Let’s put things into perspective with an example

Let’s walk through an example of the Minion FileIngestionTask in action. Let’s say each subtask takes 6 minutes to finish.

Example of the Minion FileIngestionTask in action


  1. With 1 minion worker, 100 sub-tasks will run sequentially one after the other and the FileIngestionTask will finish in 100 * 6 = 600 minutes.

  2. With 10 minion workers, 100 sub-tasks will run in batches of 10 one after the other and the FileIngestionTask will finish in 10 * 6 = 60 minutes.

  3. With 100 minion workers, all 100 sub-tasks will run in parallel, and the FileIngestionTask will finish in 6 minutes

Depending on the available minion capacity, the FileIngestionTask in this example can finish in as fast as 6 minutes or as slow as 10 hours. Effectively, total wall clock time remains the same; but the ingestion SLA improves linearly as we add more capacity. 

Given the periodic nature of batch ingestion, having 100 minion workers up and running 24/7 is not very cost effective and it’s not possible to pre-plan the capacity upfront. This is where StarTree Cloud’s Minion Autoscaling feature brings in a lot of value for the customers.

StarTree Minion Autoscaling in action

Minion Autoscaling helps optimize infrastructure cost by ensuring that no minion workers are running during the idle times. 

The Minion Autoscaler operates within a pre-configured autoscaling boundary of minimum and maximum number of workers. It provisions a desired number of minion workers to ensure that sub-tasks are processed in parallel and ingestion SLAs are met. 

  • Scenario #1: If the total number of sub-tasks generated by FileIngestionTask (say x) is less than the max autoscaling boundary (say y), the autoscaler will provision only that many (x) workers. In this scenario, all subtasks will run in parallel. 

  • Scenario #2: If the total number of sub-tasks generated by FileIngestionTask (say x) are greater than the max autoscaling boundary (say y), the autoscaler will provision max (y) workers. In this scenario, the subtasks will run in batches of y.

Let’s take a look at a real customer example that illustrates StarTree’s Minion Autoscaling feature in action.

Example of StarTree's Minion Autoscaling in action

The dataset has ~1B records across a number of parquet files with a total data size of 15.6G.

The FileIngestionTask config is as follows:

"FileIngestionTask": {
          "desiredSegmentSize": "500m",
          "taskMaxDataSize": "400m",

With task max data size of 400m, the FileIngestionTask ended up generating 39 sub-tasks.

Comparing performance of pre-provisioned capacity and StarTree Minion Autoscaling

In iteration #1, we had pre-provisioned capacity. With that, all 39 sub-tasks ran in parallel with minimal waiting time on the tasks queue.

  • Average sub-task duration = 7.58 minutes

  • Max sub-task duration (slowest running sub-task) = 8.62 minutes

  • Total task duration = 8.62 minutes

In iteration #2, we leveraged StarTree’s Minion Autoscaling with Min, Max boundaries of 1 and 50 respectively. 

  • Average sub-task duration = 7.58 minutes

  • Max sub-task duration (slowest running sub-task) = 8.62 minutes

  • Total task duration = 15.27 minutes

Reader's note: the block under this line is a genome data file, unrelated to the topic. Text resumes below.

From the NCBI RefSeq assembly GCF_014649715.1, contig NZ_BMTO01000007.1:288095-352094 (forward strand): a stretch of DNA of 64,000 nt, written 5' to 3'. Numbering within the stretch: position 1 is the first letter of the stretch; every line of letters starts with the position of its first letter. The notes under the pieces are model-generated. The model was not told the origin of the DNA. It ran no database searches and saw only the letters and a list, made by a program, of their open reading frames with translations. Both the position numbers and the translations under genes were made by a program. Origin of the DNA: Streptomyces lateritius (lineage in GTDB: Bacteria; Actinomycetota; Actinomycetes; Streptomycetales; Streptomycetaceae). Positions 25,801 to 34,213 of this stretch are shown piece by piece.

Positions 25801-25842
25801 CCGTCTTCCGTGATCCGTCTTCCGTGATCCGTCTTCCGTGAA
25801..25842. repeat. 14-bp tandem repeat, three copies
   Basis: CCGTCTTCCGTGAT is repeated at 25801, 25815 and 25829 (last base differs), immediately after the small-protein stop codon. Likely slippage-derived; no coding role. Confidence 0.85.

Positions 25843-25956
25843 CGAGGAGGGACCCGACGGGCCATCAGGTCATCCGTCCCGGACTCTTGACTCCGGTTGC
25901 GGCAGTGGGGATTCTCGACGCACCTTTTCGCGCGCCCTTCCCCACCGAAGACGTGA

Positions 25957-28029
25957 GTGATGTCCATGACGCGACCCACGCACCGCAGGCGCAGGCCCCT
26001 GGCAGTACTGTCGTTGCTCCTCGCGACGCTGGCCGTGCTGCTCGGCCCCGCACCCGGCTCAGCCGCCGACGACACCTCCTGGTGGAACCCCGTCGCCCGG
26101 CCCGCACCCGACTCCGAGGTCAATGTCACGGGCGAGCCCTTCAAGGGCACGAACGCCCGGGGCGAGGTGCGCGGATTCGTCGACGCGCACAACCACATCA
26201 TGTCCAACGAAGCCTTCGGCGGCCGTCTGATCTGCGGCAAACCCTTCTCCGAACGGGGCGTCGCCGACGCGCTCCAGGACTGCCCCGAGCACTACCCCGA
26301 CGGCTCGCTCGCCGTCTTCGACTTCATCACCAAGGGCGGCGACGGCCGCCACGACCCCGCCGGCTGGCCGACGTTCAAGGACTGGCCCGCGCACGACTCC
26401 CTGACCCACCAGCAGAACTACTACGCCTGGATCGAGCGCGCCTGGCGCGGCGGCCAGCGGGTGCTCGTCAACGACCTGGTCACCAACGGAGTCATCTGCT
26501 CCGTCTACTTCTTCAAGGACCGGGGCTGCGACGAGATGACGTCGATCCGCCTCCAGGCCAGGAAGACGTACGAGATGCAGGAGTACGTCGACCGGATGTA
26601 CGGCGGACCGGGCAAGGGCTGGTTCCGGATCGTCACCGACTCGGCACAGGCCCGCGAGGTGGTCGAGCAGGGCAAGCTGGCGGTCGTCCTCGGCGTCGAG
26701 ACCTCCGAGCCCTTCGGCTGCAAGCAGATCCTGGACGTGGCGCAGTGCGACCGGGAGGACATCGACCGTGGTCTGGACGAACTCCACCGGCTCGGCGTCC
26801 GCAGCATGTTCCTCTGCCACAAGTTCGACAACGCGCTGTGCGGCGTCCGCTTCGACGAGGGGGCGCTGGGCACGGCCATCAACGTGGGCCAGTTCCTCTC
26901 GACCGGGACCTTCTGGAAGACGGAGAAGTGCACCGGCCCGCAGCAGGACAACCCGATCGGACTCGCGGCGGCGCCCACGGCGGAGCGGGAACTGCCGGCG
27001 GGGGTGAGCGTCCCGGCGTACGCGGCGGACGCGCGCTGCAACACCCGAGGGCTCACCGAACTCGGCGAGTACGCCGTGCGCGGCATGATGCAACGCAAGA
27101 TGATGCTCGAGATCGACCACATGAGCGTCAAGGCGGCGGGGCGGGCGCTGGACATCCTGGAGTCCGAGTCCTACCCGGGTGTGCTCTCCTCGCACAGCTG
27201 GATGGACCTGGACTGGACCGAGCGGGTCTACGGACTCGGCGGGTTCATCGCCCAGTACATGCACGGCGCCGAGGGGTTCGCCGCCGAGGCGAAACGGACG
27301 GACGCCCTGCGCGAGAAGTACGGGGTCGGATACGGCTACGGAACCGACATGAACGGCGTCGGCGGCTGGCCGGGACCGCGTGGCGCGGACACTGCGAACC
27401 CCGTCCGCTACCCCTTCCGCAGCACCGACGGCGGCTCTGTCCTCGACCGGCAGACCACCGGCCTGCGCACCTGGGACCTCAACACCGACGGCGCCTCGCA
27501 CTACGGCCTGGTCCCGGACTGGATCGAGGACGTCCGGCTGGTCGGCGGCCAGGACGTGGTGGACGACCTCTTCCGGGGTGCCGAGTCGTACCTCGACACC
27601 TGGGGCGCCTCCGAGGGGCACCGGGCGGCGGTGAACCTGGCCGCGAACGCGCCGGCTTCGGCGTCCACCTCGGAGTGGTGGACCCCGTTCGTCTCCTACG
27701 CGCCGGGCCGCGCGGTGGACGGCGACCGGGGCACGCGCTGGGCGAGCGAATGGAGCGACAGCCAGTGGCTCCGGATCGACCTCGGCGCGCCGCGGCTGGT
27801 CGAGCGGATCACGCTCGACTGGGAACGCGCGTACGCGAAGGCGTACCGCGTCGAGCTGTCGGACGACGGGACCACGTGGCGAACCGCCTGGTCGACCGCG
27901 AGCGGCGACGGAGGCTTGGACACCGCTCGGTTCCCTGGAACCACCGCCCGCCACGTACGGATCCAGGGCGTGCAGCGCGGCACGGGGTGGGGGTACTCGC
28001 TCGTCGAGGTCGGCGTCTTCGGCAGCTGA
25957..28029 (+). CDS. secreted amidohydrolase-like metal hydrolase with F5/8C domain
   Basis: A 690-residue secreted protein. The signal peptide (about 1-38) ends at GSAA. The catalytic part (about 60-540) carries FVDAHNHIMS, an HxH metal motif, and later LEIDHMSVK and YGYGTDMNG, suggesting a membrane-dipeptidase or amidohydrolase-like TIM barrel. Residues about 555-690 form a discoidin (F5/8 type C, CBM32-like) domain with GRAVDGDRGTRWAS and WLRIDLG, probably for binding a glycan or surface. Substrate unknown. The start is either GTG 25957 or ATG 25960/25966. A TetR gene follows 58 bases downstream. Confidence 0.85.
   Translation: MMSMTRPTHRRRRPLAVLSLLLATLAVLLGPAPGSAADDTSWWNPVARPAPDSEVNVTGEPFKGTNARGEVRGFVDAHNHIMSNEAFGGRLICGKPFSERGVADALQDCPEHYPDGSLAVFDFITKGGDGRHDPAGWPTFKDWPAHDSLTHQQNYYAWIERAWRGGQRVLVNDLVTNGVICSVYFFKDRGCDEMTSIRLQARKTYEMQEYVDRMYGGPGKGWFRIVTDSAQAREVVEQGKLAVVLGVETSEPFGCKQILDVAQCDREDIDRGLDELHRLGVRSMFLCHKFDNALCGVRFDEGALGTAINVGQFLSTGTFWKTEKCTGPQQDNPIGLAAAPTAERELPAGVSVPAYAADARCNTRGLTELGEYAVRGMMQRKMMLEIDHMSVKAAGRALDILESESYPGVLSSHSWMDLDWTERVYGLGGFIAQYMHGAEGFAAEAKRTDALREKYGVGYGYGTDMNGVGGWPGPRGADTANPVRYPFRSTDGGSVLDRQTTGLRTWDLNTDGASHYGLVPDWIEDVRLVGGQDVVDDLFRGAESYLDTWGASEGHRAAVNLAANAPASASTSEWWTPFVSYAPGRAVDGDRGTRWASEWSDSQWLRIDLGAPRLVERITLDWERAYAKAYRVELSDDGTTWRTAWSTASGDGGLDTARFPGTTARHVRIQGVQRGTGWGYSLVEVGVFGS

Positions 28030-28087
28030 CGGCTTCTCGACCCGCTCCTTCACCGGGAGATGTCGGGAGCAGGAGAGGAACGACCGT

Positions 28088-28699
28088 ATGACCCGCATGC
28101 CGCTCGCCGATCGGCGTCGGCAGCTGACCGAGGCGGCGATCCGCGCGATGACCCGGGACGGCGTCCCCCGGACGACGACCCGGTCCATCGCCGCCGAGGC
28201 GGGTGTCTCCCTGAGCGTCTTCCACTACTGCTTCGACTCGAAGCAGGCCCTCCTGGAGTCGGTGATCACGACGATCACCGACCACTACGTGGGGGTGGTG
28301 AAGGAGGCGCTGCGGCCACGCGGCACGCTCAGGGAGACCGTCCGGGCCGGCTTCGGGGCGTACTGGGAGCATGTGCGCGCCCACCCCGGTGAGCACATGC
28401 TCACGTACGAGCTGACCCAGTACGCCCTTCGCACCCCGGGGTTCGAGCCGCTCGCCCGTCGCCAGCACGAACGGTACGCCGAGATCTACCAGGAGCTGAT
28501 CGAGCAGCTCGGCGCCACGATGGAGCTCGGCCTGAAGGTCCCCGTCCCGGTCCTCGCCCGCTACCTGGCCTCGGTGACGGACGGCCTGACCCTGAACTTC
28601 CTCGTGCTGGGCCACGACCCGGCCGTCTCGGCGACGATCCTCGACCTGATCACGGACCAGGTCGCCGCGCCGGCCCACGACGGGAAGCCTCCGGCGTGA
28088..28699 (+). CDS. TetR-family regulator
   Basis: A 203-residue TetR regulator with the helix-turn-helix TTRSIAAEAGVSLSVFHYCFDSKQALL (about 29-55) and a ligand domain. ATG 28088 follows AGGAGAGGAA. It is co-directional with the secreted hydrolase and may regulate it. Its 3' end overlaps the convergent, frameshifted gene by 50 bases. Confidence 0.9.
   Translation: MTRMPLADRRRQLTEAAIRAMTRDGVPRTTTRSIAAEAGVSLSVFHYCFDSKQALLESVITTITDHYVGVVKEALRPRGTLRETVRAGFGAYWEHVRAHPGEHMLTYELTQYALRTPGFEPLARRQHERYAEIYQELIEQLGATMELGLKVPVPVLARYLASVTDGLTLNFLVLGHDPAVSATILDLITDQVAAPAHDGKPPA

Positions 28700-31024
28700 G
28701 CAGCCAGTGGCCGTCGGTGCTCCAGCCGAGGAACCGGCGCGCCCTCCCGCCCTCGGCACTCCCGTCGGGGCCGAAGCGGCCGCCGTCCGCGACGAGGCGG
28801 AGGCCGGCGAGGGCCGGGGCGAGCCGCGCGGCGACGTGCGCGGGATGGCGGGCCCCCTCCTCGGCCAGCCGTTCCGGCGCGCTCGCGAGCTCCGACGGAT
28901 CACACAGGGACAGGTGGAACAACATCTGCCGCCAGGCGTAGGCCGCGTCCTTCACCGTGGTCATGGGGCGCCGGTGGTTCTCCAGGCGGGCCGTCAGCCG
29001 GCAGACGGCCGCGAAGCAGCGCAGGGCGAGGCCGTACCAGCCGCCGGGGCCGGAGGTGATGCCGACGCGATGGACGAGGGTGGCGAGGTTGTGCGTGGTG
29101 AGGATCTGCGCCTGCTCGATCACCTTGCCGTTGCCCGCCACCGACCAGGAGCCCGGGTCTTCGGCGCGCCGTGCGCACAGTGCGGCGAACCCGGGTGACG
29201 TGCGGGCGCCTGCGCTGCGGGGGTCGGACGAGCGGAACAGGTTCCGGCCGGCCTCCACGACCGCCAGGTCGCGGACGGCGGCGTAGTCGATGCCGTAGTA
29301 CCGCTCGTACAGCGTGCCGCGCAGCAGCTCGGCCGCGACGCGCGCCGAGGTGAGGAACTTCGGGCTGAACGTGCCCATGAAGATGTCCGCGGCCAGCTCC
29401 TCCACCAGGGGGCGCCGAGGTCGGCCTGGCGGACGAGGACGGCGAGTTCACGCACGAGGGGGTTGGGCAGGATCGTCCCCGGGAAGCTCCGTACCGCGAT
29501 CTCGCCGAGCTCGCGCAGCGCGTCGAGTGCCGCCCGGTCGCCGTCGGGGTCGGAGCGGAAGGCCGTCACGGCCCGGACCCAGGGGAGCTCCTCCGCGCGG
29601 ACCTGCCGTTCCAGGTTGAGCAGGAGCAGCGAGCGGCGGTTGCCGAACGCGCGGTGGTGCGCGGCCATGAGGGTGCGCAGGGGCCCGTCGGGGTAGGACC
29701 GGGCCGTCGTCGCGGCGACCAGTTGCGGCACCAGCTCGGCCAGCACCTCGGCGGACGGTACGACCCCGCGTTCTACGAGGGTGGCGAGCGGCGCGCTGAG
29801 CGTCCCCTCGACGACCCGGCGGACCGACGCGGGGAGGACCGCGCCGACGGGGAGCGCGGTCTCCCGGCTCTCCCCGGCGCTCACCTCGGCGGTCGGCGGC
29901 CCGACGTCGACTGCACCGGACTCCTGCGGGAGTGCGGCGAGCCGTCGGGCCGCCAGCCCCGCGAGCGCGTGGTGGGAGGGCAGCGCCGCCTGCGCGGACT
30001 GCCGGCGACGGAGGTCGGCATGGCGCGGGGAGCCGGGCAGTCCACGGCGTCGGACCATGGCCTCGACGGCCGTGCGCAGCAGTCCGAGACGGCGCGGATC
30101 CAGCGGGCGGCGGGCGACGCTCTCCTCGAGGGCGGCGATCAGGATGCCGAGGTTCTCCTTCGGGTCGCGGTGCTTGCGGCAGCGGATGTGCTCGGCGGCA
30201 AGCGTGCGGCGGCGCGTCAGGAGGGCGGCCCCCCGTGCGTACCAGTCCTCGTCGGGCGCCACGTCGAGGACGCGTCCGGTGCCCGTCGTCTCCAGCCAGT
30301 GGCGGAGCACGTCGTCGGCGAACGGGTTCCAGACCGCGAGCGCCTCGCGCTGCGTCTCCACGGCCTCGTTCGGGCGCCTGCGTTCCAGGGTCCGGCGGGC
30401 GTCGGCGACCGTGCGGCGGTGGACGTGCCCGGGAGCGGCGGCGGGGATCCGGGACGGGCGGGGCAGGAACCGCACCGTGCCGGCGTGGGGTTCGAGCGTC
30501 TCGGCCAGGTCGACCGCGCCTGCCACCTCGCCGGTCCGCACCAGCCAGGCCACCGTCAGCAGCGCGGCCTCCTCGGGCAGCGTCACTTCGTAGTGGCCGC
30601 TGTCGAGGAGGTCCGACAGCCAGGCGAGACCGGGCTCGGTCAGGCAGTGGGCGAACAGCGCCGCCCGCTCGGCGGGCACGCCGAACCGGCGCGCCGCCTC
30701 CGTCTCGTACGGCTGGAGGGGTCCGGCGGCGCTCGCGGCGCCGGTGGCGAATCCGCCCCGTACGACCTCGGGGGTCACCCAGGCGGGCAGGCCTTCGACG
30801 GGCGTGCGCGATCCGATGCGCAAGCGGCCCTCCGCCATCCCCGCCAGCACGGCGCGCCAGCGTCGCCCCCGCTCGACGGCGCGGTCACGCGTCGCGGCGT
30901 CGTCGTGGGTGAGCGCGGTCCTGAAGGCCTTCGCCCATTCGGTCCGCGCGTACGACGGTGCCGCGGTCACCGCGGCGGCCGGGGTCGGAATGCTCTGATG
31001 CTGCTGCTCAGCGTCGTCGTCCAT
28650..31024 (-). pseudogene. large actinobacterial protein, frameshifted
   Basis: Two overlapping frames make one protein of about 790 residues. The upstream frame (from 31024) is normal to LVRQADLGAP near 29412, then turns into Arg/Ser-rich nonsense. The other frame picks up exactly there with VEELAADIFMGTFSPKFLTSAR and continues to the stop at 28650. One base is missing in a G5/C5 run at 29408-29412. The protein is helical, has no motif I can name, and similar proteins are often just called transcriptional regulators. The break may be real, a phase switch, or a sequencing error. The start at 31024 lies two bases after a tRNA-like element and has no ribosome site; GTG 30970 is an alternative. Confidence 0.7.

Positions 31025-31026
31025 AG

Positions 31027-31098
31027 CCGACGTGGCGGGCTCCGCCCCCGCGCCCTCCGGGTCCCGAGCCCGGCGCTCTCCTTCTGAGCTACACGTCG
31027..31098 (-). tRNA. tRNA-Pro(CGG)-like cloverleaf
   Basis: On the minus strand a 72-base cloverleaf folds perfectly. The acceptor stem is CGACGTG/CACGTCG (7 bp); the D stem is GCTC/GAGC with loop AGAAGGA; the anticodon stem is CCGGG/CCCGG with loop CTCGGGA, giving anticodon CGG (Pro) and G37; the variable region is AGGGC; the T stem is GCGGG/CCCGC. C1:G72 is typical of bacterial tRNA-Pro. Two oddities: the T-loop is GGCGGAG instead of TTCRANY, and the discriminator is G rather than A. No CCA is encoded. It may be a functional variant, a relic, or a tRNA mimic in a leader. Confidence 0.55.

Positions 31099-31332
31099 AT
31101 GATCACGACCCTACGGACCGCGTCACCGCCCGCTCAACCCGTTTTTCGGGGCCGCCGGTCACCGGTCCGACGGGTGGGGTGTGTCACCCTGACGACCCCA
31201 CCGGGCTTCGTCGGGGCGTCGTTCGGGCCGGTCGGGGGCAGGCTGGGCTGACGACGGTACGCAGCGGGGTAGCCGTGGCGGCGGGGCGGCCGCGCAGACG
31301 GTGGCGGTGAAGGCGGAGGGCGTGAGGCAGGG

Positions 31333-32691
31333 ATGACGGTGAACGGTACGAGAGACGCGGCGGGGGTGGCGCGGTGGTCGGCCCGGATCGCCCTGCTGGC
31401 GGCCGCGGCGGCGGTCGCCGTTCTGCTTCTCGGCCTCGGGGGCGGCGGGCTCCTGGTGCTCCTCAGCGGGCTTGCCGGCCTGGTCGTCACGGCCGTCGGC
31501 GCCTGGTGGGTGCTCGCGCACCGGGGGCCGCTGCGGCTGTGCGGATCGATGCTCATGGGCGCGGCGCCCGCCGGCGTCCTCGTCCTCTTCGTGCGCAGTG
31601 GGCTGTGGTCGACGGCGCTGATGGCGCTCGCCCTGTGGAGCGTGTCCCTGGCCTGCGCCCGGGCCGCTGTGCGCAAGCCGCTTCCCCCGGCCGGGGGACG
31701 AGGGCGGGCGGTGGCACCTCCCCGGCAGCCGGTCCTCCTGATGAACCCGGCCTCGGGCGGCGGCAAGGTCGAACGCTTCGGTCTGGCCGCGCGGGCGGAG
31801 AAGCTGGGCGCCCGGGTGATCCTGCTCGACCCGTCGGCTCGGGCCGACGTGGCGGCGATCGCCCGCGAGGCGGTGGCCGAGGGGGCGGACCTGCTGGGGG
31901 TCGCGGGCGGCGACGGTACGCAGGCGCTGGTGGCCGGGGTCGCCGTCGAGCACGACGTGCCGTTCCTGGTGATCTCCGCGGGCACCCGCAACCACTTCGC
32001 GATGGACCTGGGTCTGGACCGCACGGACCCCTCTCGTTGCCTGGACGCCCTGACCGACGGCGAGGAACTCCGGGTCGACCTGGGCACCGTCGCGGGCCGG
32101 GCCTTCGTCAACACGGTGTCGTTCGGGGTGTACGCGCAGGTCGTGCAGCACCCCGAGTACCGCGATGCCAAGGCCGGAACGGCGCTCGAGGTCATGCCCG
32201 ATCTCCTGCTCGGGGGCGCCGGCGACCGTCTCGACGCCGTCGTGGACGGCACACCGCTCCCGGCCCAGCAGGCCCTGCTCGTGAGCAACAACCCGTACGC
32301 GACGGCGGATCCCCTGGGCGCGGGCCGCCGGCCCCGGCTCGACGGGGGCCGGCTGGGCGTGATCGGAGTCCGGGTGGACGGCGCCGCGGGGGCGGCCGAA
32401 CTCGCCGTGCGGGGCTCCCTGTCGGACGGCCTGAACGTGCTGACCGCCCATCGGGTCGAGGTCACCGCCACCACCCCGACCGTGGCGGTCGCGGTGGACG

• Note the delay of ~5 minutes in total task duration. This is due to the fact that we did NOT have any pre-provisioned capacity.

A deeper look at Minion Autoscaling

Let’s take a closer look at how it all unfolded in this example. 

Every StarTree Cloud deployment comes with Grafana dashboards for all Pinot components. The Grafana dashboard below shows the CPU utilization on Pinot minions. Each line in the graph belongs to an individual minion worker.

Grafana dashboard showing StarTree's Minion Autoscaling feature

T0: Ingestion job arrives

Minion Autoscaling is enabled in StarTree Cloud and configured with the following configuration:

  1. Minimum workers = 1

  2. Maximum workers = 50

Configuration of Apache Pinot for Minion Autoscaling

T1: User creates a Pinot Table pointing to an S3 bucket

  1. Controller created a FileIngestionTask for the table

  2. Controller generated a plan of sub-tasks and put them on the tasks queue.

    1. In our case, we had a total of 15.6GB of data to be ingested. We had configured Max Data Size as 400 MB which ended up generating 15.6 GB / 400 MB = 39 minion sub-tasks.

    2. 39 sub-tasks were generated and put on the tasks queue.

T2: Scale-out

  1. Minion Worker-0, which was already running, picked one sub-task from the tasks queue and started processing it. The remaining 38 sub-tasks stayed on the task queue waiting to be picked.

    Apache Pinot Cluster Manager dashboard showing Minion Worker-0

  2. Minion Autoscaler (Min = 1, Max = 50) triggered upscaling to add 38 more minion workers. The screenshot below shows the EKS adding minion-1 through minion-38 pods.

    EKS Dashboard with Minion Autoscaler adding minion-1 through minion-38 pods

T3: Process

  1. 38 additional Minion Workers got provisioned in about ~5 minutes.

    With StarTree Minion Autoscaling, 38 additional Minion Workers got provisioned in about ~5 minutes

  2. Each new minion worker picked one sub-task from the tasks queue and started processing them. Pinot Cluster Manager UI shows the sub-tasks 1 through 38 moving to RUNNING state.

    Apache Pinot Cluster Manager shows sub-tasks 1 through 38 moving to RUNNING state

T4: Scale-in

  1. All subtasks completed successfully. 

  2. Noticing that there were ZERO pending tasks in the tasks queue, Minion Autoscaler decommissioned 38 minion workers within a few seconds.

  3. The minion component returned to idle state maintaining the minimum capacity of 1 minion worker.

Impact of Minion Autoscaling on TCO

Impact of StarTree's Apache Pinot Minion Autoscaling on TCO, with an 87.36% reduction in TCO .

  • Assuming the ingestion job runs hourly once, 365 days a week, that’s an 87.36% reduction in TCO from $29,518 to $3,730! 

  • All this, with a minor performance penalty which is generally flat (~5 minutes).

Key takeaways

StarTree’s Minion File Ingestion Task offers:

  1. Stack simplification: Brings batch ingestion in-house in your Apache Pinot architecture. 

  2. Optimized Ingestion Speed: Provides knobs to maximize resource utilization and increase parallelism - allowing you to optimize the ingestion speed by maximizing resources.

StarTree’s Minion Autoscaling helps customers with:

  1. Maximizing Batch Ingestion Speed 

  2. Optimizing TCO by eliminating unnecessary infra costs during idle times.

Learn more about how batch ingestion for Apache Pinot works in StarTree Cloud.

Want to see batch ingestion and Minion Autoscaling in action? Book a demo with our experts to learn more. You can also get started with fully managed Apache Pinot by signing up for our free trial of StarTree Cloud.